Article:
The main question you keep asking yourself when you interview Ron Zeghibe is: what on earth is he doing in the UK outdoor advertising business? You've asked him this a couple of times already and each time he's given you an answer, a perfectly good answer, but you can't help feeling that you don't understand it. Not really.
The outdoor business has grown up enormously over the past decade or so, but it still has more than its fair share of chancers, rough diamonds, duckers and divers. And then there's Zeghibe. Even in a high-powered gathering of businessmen, he'd be a class apart -- but in the context of the poster business he seems to come from an entirely different planet.
A Bostonian, he's a graduate of Harvard College and Oxford (Middle-Eastern studies, Arabic) and of the Harvard Business School, where he picked up an MBA. While at Oxford, he was a member of the lightweight rowing club and remains a member of the Leander club. After the Harvard Business School, he took a well-trodden route into merchant banking and combined that with his interest in the Middle East, working for a couple of Saudi banks.
For his Harvard thesis on the Lebanese civil war, he spent almost six months in the region, interviewing all the major power brokers, including Yasser Arafat. He maintains contacts with the region and is helping Harvard set up a Middle-Eastern centre.
He still counts Middle-Eastern politics among his interests, but these days his more immediate focus is charity work and the arts, especially opera. He's a board member of the Royal Academy as well as the Royal National Institute of the Blind and is a prominent fundraiser both for his Oxford college and for Harvard. In his spare time, does he lounge about watching telly? Not exactly. He's learning French -- a gap in his education that he's always regretted.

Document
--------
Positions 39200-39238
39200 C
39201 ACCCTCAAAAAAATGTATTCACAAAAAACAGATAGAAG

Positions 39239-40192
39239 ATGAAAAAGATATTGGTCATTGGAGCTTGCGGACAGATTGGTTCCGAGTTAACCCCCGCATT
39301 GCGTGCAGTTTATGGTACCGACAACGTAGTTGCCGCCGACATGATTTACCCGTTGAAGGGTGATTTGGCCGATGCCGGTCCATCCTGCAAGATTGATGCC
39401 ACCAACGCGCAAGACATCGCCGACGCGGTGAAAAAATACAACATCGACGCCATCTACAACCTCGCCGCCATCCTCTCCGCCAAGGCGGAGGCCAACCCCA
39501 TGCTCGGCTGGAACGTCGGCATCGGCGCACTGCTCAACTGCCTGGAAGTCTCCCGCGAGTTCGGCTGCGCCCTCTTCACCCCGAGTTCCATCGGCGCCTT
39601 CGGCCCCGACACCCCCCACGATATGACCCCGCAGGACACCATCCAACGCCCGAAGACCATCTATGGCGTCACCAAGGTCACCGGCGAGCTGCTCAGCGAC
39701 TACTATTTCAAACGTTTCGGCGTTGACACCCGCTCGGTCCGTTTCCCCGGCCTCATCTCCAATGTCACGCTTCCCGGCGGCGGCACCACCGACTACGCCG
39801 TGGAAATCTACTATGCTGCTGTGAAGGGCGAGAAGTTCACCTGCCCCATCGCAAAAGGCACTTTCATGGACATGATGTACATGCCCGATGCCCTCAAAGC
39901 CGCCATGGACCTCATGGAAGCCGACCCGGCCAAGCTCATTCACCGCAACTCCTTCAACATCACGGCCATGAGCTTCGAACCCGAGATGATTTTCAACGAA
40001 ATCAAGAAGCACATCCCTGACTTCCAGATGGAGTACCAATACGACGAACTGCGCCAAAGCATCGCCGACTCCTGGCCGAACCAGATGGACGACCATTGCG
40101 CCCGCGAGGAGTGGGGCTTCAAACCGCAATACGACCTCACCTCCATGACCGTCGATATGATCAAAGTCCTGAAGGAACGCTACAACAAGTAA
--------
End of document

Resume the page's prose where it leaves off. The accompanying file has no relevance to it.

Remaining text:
As one colleague puts it: "He's a polymath and an alpha male. It's as simple as that." So you can't get around this -- what's an alpha male doing in the outdoor business? What, in particular, is he doing leading the parochial tribe that is Maiden, the least muscular of the major UK outdoor media owners, one that risks getting sand kicked in its face by its rivals?
The past few months, when some of Maiden's most important contracts were up for renewal, provide an excellent case in point. Sources from Maiden's multinational rivals, Clear Channel, Viacom and JCDecaux, saw this as an opportunity to sow discord and poison wells in the City (Maiden, remember, is a publicly quoted company).
Their line was that Maiden would offer too much in its desperation to retain the contracts, which would then become unprofitable and Maiden would hit a wall. Alternatively, Maiden would lose the contracts, hastening the same end -- a knock-down sale to, funnily enough, Clear Channel or Viacom or JCDecaux.
Not for the first time, Maiden prevailed, being reappointed to two Network Rail contracts worth on average just under £50m a year in revenues. Zeghibe says the results bear huge testament to the team led by the managing director, David Pugh, and the boss of the company's rail division, Roger Fernley, who handled the pitch.
But the question remains. Why? Why is he running Maiden instead of advising the US secretary of defence or chairing some United Nations commission or other? After all, he's been in the Maiden job for more than a decade now.
During a period where he was working as a consultant, he was brought in to advise Ian Maiden, the last family owner of the company that still bears his name. Zeghibe ended up leading a management buyout, which was completed in 1993, subsequently taking the company to a full Stock Exchange listing in 1996.
In a sense, then (though he would never be immodest enough to suggest this himself), the company is his baby. And it's true that, despite his myriad interests, the 48-year-old Zeghibe still finds time to be a consummate family man (he has twin five-year-old daughters and a son, newly arrived in January).
What he does say, though, is that there's plenty in the outdoor business to engage him. He talks of the challenge of staying ahead of the game. In order to survive, Maiden has had to be the most innovative in the market. It was the first to treat outdoor as a media business rather than a glorified property business. It has also been early to diversify into outdoor digital media with its network of Transvision screens.
And there's something exhilarating in that, he suggests. And you can imagine that this might be true. But really, why is he the chief executive of Maiden? "People always said I was in this for a fast buck," he says. There's a pause, then a dry laugh. "Some fast buck."
The Zeghibe file
1981 Various roles in merchant banking, including spells at the Saudi International Bank and the Central Bank of Saudi Arabia
1991 Consultant, including work on the turnaround of the Dutch outdoor company Mediamax
1993 Maiden Outdoor, chief executive